• Sleepiness
  • Reduced energy
  • Difficulty in performing basic tasks
  • Fuzzy thinking
  • Slower than usual reaction times
  • Poor judgement
  • Ineffective memory
  • An increase of errors at work
  • Reduced productivity

Can Wearable Technologies Help?

There is no magic pill to overcoming fatigue whilst working or studying, but there are quite a few things that you can do to help improve and even eliminate the problem. Taken together, they help reduce the risk of you overworking and making yourself feel fatigued and miserable.

If you’re a technology fan like me, many of these tips can actively help you to reduce the risk of fatigue and improve the quality of your life.

  • Get enough good quality sleep
    According to the CDC, adults between the ages of 18-60 years need 7+ hours of sleep per night (CDC – How Much Sleep Do I Need? – Sleep and Sleep Disorders). They also state: “Good sleep quality is also essential. Signs of poor sleep quality include not feeling rested even after getting enough sleep, repeatedly waking up during the night, and experiencing symptoms of sleep disorders (such as snoring or gasping for air). Improving sleep quality may be helped by better sleep habits or being diagnosed and treated for any sleep disorder you may have.”

On the Apple Watch there are native applications such as Sleep, as well as third party apps like Pillow that help track your sleep quantity and quality, with both giving you tips on how to improve your sleep.

  • Eat healthy
    Eat less processed foods and refined sugars and eat more whole foods such as vegetables, whole grains, grass fed cattle, mono and polyunsaturated fats etc. As processed foods contain a lot of sugar, salt and unhealthy fats (trans fats) avoid as much as you can.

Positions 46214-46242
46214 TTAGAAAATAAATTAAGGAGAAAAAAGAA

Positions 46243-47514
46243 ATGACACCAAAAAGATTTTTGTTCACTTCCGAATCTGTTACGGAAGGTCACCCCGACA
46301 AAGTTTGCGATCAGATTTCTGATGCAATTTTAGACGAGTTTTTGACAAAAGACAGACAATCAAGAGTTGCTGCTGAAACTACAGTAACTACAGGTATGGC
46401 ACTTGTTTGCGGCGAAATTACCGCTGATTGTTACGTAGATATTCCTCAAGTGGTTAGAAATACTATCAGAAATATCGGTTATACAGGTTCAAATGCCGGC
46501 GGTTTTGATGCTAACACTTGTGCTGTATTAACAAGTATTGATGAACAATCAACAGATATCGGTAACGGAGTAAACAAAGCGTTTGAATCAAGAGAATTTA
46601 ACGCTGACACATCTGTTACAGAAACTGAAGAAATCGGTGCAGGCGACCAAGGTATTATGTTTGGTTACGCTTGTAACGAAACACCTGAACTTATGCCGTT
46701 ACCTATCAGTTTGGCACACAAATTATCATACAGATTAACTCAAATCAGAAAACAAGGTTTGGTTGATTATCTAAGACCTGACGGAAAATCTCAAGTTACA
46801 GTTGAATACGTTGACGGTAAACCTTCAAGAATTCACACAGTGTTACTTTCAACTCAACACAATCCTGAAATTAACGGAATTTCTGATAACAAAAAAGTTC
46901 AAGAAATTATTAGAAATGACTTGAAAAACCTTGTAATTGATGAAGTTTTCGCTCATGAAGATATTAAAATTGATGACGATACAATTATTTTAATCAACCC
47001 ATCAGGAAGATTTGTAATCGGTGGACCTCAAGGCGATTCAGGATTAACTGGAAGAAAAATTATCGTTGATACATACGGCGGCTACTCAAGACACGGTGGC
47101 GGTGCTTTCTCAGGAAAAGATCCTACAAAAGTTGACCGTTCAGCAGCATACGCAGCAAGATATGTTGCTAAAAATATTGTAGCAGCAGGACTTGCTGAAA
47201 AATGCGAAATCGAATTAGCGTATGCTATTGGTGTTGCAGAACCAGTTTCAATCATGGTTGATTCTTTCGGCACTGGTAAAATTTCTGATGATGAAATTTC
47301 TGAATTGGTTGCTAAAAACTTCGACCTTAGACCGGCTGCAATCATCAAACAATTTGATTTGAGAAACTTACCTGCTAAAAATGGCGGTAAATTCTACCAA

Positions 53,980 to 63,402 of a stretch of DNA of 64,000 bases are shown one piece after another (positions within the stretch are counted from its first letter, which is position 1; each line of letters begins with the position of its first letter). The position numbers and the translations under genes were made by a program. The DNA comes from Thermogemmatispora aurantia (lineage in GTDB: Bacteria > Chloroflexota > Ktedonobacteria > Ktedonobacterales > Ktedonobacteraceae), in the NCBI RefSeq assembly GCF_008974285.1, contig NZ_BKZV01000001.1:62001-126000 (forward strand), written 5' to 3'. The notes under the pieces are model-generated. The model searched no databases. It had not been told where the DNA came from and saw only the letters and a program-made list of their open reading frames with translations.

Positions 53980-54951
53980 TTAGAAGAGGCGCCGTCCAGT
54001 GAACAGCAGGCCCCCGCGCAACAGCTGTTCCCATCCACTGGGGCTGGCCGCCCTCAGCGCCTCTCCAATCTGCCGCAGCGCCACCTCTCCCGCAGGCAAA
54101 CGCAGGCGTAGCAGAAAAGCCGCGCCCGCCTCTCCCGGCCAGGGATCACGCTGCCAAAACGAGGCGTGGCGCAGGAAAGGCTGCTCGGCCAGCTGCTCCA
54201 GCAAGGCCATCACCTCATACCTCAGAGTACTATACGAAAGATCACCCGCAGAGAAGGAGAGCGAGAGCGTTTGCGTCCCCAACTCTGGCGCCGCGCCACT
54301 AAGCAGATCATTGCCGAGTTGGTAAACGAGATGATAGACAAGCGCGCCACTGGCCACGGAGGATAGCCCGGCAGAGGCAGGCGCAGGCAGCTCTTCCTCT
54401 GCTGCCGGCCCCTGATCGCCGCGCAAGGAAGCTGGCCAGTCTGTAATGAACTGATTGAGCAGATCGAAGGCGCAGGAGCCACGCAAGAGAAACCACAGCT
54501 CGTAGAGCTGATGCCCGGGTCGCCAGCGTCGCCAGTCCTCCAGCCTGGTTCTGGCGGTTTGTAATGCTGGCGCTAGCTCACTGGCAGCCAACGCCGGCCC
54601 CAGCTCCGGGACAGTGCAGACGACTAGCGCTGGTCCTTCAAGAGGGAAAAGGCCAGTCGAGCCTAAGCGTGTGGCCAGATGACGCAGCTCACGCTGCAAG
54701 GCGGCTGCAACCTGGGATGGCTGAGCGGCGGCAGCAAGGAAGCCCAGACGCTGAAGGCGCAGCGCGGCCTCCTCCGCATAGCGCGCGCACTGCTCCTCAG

The worst type of dietary fat is the kind known as trans fat. It is a byproduct of a process called hydrogenation that is used to turn healthy oils into solids and to prevent them from becoming rancid. Trans fats have no known health benefits and that there is no safe level of consumption. Therefore, they have been officially banned in the United States.

The truth about fats: the good, the bad, and the in-between – Harvard Health

Improving your diet will help improve your energy levels and help you feel less sleepy as a result.

  • Exercise more

Exercise is a well-acknowledged intervention for sleep improvement and has been endorsed by the American Sleep Disorders Association. A randomised controlled trial conducted on adults with insomnia confirmed that aerobic exercise improved sleep quality, depressive symptoms, and some domains of Quality of Life.

Chang, S., Shih, K., Chi, C., Chang, C., Hwang, K., & Chen, Y. (2016). Association Between Exercise Participation and Quality of Sleep and Life Among University Students in Taiwan. Asia-Pacific Journal of Public Health,28(4), 356-367.

You don’t have to exercise for hours on end to get the benefits of exercise in your sleep. A twenty minute daily walk is all that is needed and the effects are immediate.

There are many gadgets that come with a built in step counter, and the Apple Watch comes with the Activity rings that you can set a target for the amount calories burnt during a day. Once set the watch will remind you to keep moving to achieve your goal and congratulate you once you close your rings.

  • Don’t work more than 40 hours a week
    Working long hours tends to cut into your down time which will ultimately affect the quality and quantity of your sleep. Set yourself a reasonable amount of hours of actual work per day and stick to it. It can be hard at first, especially if you are used to working long hours, but eventually you will be able to fit the work you have to do within the time that you have allotted.
  • Take more breaks
    Another easier said than done tip, but thankfully there are tools like Forest and the Pomodoro Technique that you can use to allocate blocks of time to work on tasks, and once a block is complete, take a break. Or you can just set a timer for 20-25 minute blocks and stop when your alarm goes off. Using apps makes it easy to set up and go, and keep things interesting.